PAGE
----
From screen roles to support networks, single fathers are often overlooked. That needs to change, says writer Mary-Jane Wiltsher.
It was a shepherd’s pie that first got me thinking about the visibility of single fathers.
A Colman’s shepherd’s pie, actually, served crisp and bubbling from the oven in an advert released in 2014, by a lone dad at a loss as to how to handle his teenage daughter’s break-up misery.
“I’m useless at this sort of thing, but I give good hugs,” narrates the voiceover, as the pair unite in a stove-side embrace.
Sappy? Maybe. “The hug would’ve sufficed, there’s no need to say it with corn starch,” wrote one broadsheet commentator, taking a serrated knife to the Modern Man’s “dehydrated pie”.
Whether the Colman’s dad is a single parent is ambiguous, and the ad’s narrative of an emotionally-stunted male isn’t without its problems. But for me, it presented an image of fatherhood with all the familial warmth of the kitchen it played out in – and I realised that the reason it caught me off guard, like a rush of hot steam from the oven (I’ll pack in the pie references soon, I promise) was because no depiction of a single dad had struck a chord with me before.
From King Lear to Fleabag’s hapless dad – who finally came into his own in the teary loft scene of the series’ final episode – via Vinnie Jones’ turn as protective Big Chris in Lock Stock and Two Smoking Barrels, the bar is set low for lone fathers in film, TV and literature, which are filled with paternal portraits of repression, awkwardness and anger.
There are exceptions, of course, like Will Smith’s sensitive portrayal of Chris Gardner in The Pursuit of Happiness, or J.K Simmons’ deft turn as the endlessly understanding Mac McGuff in Juno (who, like 41% of single American fathers, compared to 16% of single mothers, lives with a cohabiting partner). But generally speaking, positive and nuanced portrayals of single dads are few and far between.
That’s probably because single fathers are a unique demographic. In the UK, single dads form 10 per cent of the current 1.8million single parent households. Our knowledge that women are more likely to take on the main caring responsibilities for children when relationships break down, combined with statistics showing that solo dads tend to be older, better educated and on higher incomes than single mothers, means single fathers are often overlooked. But despite those disparities, single dads need almost all of the same support systems as single mums, and may face issues that are different to women in bringing up children on their own.
In 2004, a decade before the Colman’s ad was released, my mother took her own life following a battle with depression, and my father began raising a teenage daughter alone while navigating the murky waters of his own grief. I watched as he embraced his new twin roles with growing confidence, steering me through the darkest stages of bereavement, body insecurities, first boyfriends – and yes, teen heartbreak, sometimes remedied with chats, other times with hugs, mince and potato.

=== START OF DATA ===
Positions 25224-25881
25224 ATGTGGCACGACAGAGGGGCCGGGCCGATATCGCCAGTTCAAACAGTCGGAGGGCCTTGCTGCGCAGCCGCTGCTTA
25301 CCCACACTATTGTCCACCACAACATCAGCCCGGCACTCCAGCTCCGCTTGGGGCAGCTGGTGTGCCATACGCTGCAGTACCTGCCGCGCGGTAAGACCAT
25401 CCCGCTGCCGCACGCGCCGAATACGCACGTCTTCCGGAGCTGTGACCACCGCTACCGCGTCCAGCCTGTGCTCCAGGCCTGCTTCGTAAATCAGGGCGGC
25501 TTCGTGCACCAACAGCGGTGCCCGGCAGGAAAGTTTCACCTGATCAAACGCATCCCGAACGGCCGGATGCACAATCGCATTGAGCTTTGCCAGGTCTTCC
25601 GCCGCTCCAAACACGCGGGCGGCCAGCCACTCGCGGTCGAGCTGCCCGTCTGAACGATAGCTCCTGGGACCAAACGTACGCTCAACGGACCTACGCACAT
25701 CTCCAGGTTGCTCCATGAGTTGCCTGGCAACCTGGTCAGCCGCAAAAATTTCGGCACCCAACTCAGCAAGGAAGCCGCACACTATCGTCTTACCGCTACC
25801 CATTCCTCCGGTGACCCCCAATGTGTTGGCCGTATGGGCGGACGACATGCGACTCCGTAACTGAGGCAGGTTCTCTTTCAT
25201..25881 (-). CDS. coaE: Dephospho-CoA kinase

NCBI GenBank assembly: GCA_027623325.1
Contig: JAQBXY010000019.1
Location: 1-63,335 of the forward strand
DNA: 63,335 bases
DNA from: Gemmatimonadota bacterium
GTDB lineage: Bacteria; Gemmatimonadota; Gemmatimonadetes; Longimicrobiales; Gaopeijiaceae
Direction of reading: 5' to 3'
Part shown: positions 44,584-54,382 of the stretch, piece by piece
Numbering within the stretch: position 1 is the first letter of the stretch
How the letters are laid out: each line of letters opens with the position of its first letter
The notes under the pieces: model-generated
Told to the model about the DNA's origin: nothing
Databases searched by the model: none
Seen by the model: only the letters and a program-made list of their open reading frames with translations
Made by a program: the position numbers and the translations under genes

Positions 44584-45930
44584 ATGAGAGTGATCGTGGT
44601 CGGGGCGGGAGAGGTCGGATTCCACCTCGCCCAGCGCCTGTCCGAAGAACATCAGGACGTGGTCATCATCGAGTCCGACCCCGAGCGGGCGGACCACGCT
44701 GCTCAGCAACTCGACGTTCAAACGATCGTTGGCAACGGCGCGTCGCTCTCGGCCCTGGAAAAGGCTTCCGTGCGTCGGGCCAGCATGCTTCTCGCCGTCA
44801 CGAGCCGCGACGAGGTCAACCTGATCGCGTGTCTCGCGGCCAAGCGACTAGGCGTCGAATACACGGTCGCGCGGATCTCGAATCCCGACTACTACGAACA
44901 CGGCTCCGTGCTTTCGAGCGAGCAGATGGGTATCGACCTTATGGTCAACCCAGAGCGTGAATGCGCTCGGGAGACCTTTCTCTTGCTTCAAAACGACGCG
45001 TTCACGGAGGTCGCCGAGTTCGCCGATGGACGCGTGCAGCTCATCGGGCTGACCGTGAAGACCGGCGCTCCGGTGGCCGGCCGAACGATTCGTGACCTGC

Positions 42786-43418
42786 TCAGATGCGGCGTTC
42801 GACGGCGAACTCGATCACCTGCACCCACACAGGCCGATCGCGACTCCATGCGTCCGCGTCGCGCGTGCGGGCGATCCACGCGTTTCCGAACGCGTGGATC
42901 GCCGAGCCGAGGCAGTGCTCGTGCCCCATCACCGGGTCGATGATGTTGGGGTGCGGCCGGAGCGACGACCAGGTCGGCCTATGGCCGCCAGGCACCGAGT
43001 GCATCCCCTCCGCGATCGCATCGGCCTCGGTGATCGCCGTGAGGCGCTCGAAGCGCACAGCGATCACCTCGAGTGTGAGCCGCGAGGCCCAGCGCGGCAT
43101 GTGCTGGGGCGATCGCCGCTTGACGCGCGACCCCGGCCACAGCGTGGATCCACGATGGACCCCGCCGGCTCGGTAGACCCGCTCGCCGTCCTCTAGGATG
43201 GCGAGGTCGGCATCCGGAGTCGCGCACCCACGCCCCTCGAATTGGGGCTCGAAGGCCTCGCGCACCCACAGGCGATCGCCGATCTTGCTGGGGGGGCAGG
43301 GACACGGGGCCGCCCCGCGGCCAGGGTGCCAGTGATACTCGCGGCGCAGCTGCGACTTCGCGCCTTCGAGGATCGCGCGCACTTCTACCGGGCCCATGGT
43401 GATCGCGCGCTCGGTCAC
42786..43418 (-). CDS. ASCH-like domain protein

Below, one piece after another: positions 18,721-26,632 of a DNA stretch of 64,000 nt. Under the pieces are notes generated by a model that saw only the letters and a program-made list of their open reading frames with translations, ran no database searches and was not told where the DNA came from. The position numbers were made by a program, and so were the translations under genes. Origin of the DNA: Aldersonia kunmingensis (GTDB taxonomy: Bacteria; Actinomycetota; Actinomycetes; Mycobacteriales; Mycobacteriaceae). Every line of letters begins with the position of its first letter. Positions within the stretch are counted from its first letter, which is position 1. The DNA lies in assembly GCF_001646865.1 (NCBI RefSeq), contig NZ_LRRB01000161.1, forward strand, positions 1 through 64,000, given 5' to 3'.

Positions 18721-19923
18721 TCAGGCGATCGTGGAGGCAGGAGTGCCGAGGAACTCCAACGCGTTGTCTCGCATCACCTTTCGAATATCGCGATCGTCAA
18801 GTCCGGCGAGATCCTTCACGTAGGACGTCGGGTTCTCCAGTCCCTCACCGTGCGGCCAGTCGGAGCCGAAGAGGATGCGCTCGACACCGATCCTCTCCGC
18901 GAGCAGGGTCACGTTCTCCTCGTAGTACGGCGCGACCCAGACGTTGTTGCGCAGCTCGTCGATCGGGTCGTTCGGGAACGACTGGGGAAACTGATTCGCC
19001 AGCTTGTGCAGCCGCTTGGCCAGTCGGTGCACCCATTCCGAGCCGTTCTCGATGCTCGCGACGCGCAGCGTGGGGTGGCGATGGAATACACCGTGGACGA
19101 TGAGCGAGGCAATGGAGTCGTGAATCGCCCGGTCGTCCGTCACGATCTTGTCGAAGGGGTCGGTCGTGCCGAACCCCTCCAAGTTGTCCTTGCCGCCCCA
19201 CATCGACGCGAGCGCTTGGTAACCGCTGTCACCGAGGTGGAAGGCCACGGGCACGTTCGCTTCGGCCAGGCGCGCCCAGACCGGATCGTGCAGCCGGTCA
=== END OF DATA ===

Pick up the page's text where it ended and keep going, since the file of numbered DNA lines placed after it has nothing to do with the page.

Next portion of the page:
At the time, support networks for solo dads were in short supply, but we muddled through. I saw a school therapist, while Dad sought counselling through bereavement charity CRUSE. Dad had always been a proactive parent and was well-versed in the domestic side of things, and later, because he was retired, we were eligible for a grant to cover my university fees. Friends and neighbours rallied around us.
Today, charities like Dad’s House, founded in 2008 by William McGranaghan, offer specialised support for single fathers, ranging from accommodation initiative HOFF (Homes For Fathers and Families) to a Buddy Service where dads can discuss concerns informally over coffee. To date, Dad’s House has helped and supported more than 5,000 single dads over 12 years. Practical advice and counselling services to help combat parental alienation are also provided by long-serving single parent charities like Gingerbread and Families Need Fathers, who run local branch meetings across the country.
But, just like the lack of emotionally authentic depictions of dads on screen, there remains a lack of targeted emotional support for single fathers. Given the shocking statistics surrounding the crisis of mental health among men, that needs to change. Only last year, a study published in the Lancet Public Health Journal reported that single dads die at twice the rate of single mums or partnered parents. While the study did not directly correlate the deaths with being single, it did highlight unhealthy lifestyle choices such as poor diet and excessive alcohol consumption as key issues.
Dad’s House estimates that there are 200,000 single dads in the UK, with 20,000 in London alone, and those figures are expected to rise dramatically over the next five years. That’s a lot of solo dads who need to know that they can, and should, ask for help.
So, here’s an open call to scriptwriters, authors and filmmakers for more emotionally authentic depictions of the realities of single fatherhood. Here’s to all the single dads out there, doing the best they can, learning as they go, and to the crucial initiatives like Dad’s House that support them. And here’s to you, Dad, thanks for everything – including all those shepherd’s pies.
Images: Unsplash, Universal Pictures, Amazon